The notion of neoliberalism is that, as long as the government maintains the confidence of the elite classes in the soundness of the financial policy, the situation can remain in control, precariously in control, and relying mainly on foreign support for the policy.

The IMF working paper from 2008 mentions that the continuous rollover of Lebanon debt depends on an “implicit guarantor” from donors and international financial institutions.

And who is the main donor guarantor? It is Saudi Arabia absolute wahhabi monarchy.

This Saudi Kingdom

1.  Bought up Lebanon government bonds when investors refused to buy the bonds

2. It provided the largest chunk of concessionary loans at Paris 2 donor conference in 2002, and Paris 3 in 2007

3. It transfered One $bn to the central bank during Israel preemptive war in June 2006.

Consequently, the governor of the central bank, PM and finance minister must satisfy Saudi Arabia confidence!

The Hariri clan main objective was to deepen neoliberal economic “reforms”.

Former Fouad Seniora PM reiterated the neoliberal program, including privatization of State-controlled entities, welfare “reforms“, politically aimed at curtailing patronage opportunities of political rivals to the Future Movement…

However, Seniora could not pull off his wishes of abolishing the Council of the South (a Box of money controlled by Parliament chairman and worlord Nabih Berri) or the Central Fund for the Displaced “sandouk al mouhajjareen” (controlled by the Druze warlord Walid Jumblatt)

For over two decades, the Hariri clan attached a dozen public institutions to the Prime Minister, controlled the municipality of Beirut, extendit building permits to its elites and the foreign investors and dropping any resistrictions when convenient, assigning public contracts to the “Future Elite contractors” and entrepreneurs at manyfold the proper cost, extending their hold on Solidere for 75 years, never accounting for the bids on Sukleen which collect waste in Beirut at $100 per ton while costing $30 in Zahle for example…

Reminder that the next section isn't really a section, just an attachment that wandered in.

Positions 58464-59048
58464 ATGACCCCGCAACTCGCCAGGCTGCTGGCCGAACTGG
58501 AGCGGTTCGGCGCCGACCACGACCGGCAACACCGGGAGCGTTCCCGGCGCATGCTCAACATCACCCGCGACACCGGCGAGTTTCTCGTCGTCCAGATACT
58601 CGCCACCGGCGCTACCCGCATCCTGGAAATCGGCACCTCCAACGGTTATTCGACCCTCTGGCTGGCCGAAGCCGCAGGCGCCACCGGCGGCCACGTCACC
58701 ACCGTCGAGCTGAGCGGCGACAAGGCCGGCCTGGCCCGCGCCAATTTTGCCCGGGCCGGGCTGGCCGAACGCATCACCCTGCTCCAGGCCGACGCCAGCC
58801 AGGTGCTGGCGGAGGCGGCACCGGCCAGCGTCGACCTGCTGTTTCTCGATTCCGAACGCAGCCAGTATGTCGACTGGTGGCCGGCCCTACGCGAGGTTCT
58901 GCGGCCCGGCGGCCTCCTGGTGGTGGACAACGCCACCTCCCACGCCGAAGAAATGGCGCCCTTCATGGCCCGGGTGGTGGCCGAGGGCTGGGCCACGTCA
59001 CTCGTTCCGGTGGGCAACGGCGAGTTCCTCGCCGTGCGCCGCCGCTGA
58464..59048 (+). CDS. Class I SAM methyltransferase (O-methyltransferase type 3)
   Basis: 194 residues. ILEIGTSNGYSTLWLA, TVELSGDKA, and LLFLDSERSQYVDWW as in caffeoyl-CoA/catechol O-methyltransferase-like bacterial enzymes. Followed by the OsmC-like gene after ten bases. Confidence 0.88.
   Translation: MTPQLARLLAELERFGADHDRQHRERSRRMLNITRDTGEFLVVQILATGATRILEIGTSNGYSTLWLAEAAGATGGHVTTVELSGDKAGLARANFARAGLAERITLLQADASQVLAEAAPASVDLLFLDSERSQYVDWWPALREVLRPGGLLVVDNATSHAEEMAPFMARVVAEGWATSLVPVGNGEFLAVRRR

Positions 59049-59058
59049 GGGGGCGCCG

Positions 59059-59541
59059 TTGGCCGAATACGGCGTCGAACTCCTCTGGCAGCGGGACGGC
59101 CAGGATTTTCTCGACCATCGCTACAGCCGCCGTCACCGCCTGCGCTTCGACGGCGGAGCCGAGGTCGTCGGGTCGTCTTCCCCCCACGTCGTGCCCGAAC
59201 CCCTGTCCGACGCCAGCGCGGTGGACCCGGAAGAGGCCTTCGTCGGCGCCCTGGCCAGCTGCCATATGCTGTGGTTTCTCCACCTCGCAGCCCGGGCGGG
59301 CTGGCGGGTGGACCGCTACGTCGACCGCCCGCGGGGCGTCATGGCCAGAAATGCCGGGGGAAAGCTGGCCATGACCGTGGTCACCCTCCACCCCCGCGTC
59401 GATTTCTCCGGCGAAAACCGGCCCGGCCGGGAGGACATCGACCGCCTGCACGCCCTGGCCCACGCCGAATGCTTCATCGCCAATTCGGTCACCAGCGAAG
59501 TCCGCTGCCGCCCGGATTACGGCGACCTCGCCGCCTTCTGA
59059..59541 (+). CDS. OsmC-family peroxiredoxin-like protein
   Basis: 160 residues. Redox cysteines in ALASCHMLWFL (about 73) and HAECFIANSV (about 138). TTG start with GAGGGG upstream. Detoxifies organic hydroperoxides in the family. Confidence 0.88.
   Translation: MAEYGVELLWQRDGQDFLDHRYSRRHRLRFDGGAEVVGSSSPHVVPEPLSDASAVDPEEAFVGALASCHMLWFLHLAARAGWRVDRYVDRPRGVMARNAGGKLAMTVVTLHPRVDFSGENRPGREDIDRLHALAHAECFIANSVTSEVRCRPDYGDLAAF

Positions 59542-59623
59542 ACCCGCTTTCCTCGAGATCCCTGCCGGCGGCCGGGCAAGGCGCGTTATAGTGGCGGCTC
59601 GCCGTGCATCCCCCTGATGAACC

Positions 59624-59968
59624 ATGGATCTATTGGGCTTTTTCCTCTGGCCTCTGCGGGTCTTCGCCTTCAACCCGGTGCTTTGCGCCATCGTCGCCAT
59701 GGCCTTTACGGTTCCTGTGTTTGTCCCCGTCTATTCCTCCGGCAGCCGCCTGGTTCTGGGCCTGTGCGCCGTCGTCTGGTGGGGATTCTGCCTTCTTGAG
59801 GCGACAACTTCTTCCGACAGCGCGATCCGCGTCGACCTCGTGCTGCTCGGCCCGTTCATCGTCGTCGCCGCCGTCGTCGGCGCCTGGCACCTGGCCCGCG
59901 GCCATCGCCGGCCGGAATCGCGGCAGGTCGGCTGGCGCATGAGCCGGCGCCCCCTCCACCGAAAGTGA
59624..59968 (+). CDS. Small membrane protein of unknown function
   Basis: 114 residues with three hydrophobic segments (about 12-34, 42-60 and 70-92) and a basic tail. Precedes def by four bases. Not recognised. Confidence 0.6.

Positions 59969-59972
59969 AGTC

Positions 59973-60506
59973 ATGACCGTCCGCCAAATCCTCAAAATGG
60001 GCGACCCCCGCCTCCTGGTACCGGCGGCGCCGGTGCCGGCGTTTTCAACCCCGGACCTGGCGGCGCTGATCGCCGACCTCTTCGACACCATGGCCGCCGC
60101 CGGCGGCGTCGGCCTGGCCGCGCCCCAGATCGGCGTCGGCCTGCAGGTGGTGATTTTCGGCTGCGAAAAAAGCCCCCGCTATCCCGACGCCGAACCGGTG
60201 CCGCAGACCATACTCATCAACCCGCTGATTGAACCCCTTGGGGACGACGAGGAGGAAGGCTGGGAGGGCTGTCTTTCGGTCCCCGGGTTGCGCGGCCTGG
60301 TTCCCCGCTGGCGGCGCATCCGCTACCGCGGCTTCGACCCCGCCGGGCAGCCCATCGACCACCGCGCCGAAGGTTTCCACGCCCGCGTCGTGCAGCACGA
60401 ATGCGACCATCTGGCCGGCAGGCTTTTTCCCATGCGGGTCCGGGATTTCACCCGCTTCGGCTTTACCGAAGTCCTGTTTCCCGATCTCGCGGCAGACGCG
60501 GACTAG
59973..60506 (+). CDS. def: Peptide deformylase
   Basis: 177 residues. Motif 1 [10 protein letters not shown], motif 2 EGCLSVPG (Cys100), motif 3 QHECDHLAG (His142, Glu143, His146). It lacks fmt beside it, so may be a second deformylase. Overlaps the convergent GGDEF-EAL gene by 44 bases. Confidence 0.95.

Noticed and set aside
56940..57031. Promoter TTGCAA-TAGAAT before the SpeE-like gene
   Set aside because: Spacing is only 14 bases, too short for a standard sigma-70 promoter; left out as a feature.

The current “national debt” has skyrocketed to reach $70 bn, even after 2 decades of paying high interest rates. In addition to funding the warlord “reconstruction chests”, part of the loans were used to paying the tribute to the Syrian oligarchy, since lebanon was under Syria mandated power till 2005.

Mind you that Syria, after 2001, began a neoliberal policy for its oligarchic elite class, and privatizing new public institutions such as the mobile telecommunication and oil extraction and grandiose Real Estates development in Aleppo, Homs and Damascus…

Note 1: The oil boom increased the number of Lebanese workers in the Arab Gulf Emirates and Saudi Arabia within a decade from just 50,000 in 1970 to well over 210,000 in 1980, or one third of Lebanon work force.

Note 2: Post inspired from two chapters written by Fabrice Balanche and Hannes Baumann in the book “Lebanon after the Cedar Revolution

Note 3: A wealthy international neoliberal club requires from its members to extract profit from their own country, as a proof of allegiance to global neoliberalism, in order to facilitate the infusion of unwarrented loans to their corresponding State.

Have you witnessed that almost all current prime ministers, finance ministers and governors of central banks in Europe, the USA and many other countries were “employees” at the IMF, the World Bank , World Commerce institutions and international financial corporations?

Note 4: Basically, the expatriate billionnaire contractors initially got the blessing of the former civil war warlords (Nabih Berri, Walid Jumblatt, Samir Jagea… supported by Syria, Saudi Arabia and the US neoliberal financial institutions) who were brought back to power, and then managed their financial porfolio and financed the election campaigns as political allies…


adonis49

adonis49

adonis49

October 2020